Best Of :: Arts & Entertainment
There's plenty of choice horseflesh in South Florida each winter, but the most appealing thoroughbreds to pass through the region were Julie Harris and Charles Durning. The two arrived as part of the touring production of the National Actors Theatre's The Gin Game, directed by Charles Nelson Reilly. This sentimental piffle of a play by D.L. Coburn won the Pulitzer Prize For Drama in 1977, but it's the actors who have aged well. They portrayed Weller (Durning) and Fonsia (Harris), two old geezers abandoned by their families and dumped into a second-rate nursing home. Blending their disparate acting styles into a kind of demonic waltz (imagine a brainy spider battling cartoon character Foghorn Leghorn), Harris and Durning turned all dramatic expectations on their heads. In their hands, even a piece of dramatic dross can seem like gold.
After 14 years this sprawling event is still pretty much the only game in town. Its days as a scrappy little upstart are long gone, replaced by an ambitious schedule that screens more than a hundred flicks from all over the world over the course of three and a half weeks. Sometimes it seems as if executive director Gregory von Hausch wants the festival to be all things to all people, but he also continues to have shrewd instincts. Year before last he gave Affliction and Little Voice exposure long before they snagged their Oscar nominations, and for the most recent festival he did the same with Pedro Almodóvar's now-acclaimed All About My Mother, which went on to win an Oscar, and Tumbleweeds, which didn't. He also unearthed such still-overlooked gems as Joe the King and The War Zone and brought gay icon Bruce Vilanch to the masses with the riotous documentary Get Bruce!
Long before Haitian art became fashionable -- a dozen years ago, to be exact -- gallery owner Katie Barr was struggling to make her mark in the competitive South Florida art market. She started out with a tiny space in a nondescript little shopping plaza in Boca Raton, where she attracted potential customers with cheese-and-wine receptions and began building up a selection of world-class art from the tiny island nation's disproportionate population of artists. Three years ago she moved her shop to a slightly larger space a few feet away from bustling Atlantic Avenue in downtown Delray Beach. Her business boomed, but her mission remains the same: sharing her knowledge and enthusiasm for some of the most exuberant art in the world, which she stocks in all its amazing variety, from paintings on canvas and board to metal sculptures to beaded vodou flags to decorative furniture and more.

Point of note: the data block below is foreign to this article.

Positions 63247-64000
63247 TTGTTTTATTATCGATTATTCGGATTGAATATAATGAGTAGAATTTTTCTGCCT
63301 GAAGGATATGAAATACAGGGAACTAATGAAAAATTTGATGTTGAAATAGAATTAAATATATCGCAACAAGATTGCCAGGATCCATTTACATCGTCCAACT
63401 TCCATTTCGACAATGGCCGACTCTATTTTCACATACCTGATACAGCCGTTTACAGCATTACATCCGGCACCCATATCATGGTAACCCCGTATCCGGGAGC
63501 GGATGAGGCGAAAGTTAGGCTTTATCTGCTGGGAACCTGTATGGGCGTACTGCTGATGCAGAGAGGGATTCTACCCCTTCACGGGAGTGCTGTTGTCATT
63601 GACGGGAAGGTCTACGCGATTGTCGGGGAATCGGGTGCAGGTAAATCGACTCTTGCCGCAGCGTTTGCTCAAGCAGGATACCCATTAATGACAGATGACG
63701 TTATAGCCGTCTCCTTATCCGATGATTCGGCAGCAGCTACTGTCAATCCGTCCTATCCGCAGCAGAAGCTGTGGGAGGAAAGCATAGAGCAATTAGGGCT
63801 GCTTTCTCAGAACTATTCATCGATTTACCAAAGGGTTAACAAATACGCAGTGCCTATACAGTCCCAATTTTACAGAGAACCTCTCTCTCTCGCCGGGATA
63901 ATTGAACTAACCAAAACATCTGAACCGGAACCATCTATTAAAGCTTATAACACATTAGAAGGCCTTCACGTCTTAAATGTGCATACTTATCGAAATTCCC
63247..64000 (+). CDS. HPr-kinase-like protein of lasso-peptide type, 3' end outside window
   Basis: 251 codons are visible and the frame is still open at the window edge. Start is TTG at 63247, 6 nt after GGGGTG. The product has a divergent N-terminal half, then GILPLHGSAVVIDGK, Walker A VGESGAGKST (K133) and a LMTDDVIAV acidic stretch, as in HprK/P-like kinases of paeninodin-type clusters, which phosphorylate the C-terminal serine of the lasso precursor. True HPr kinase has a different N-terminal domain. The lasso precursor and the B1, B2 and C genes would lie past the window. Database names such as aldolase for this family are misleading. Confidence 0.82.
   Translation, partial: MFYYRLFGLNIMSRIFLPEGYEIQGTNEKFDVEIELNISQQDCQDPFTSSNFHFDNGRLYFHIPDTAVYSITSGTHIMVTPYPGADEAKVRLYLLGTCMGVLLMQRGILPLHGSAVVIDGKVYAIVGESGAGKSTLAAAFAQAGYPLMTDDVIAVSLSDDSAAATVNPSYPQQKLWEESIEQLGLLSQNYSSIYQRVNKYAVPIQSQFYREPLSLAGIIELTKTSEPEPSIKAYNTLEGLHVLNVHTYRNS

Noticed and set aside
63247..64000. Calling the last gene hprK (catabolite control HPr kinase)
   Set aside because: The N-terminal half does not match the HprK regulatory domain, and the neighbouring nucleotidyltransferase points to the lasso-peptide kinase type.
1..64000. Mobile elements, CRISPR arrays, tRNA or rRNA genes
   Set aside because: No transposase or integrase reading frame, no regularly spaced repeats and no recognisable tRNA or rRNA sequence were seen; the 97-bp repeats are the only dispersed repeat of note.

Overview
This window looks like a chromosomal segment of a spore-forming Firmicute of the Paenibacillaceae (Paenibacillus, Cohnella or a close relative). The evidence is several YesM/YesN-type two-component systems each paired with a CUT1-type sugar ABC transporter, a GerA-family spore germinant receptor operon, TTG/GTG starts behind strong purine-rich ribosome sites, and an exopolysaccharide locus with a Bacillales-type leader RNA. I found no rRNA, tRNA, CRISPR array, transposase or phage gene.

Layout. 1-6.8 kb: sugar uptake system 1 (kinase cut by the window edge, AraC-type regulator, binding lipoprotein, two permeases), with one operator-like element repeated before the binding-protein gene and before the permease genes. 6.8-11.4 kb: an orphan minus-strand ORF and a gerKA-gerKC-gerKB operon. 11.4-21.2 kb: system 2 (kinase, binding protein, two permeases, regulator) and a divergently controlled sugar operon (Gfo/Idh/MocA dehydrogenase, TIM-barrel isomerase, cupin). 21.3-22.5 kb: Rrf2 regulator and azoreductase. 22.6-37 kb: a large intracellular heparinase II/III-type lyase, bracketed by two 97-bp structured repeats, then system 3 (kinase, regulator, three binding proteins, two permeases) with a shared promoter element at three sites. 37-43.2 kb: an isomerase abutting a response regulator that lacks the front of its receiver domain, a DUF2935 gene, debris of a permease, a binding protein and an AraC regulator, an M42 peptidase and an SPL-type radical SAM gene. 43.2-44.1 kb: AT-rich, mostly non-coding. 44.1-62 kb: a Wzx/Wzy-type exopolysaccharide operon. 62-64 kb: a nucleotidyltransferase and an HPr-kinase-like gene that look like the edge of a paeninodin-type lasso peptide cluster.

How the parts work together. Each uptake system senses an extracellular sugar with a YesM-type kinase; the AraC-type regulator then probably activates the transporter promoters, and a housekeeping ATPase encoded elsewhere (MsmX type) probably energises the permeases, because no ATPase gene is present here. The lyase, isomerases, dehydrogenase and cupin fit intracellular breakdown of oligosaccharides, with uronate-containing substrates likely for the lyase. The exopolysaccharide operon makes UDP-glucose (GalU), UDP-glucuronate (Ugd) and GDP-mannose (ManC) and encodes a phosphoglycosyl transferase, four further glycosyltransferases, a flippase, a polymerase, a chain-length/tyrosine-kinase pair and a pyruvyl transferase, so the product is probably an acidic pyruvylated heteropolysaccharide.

Nilo Cruz's haunting A Bicycle Country, a play about three Cuban balseros, arrived at the Florida Stage just a few weeks after rafter Elián Gonzalez was rescued off nearby Palm Beach. Here's betting it will be remembered long after young Elián grows up. Set in Cuba and in the waters between Havana and Miami, the play stakes a claim in the dramatic territory of Samuel Beckett, with its evocative language, startling visual imagery, and existential concerns. Cruz's portrayal of the trio who escape from Cuba is both literal and metaphorical. Indeed, less a political play than a statement about yearning, A Bicycle Country is capable of transcending the narrow politics of 1999 and 2000 and becoming a work that can shed light on any group of desperate people. Which is exactly what great art is supposed to do.